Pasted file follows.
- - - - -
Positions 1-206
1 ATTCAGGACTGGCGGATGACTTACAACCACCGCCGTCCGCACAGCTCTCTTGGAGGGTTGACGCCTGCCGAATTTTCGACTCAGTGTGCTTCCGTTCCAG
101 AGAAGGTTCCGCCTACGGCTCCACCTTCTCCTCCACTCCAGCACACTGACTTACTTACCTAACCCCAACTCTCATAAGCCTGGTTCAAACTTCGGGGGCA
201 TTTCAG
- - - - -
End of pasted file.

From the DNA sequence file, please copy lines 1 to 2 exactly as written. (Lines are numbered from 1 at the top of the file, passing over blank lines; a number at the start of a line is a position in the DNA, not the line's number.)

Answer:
Positions 1-206
1 ATTCAGGACTGGCGGATGACTTACAACCACCGCCGTCCGCACAGCTCTCTTGGAGGGTTGACGCCTGCCGAATTTTCGACTCAGTGTGCTTCCGTTCCAG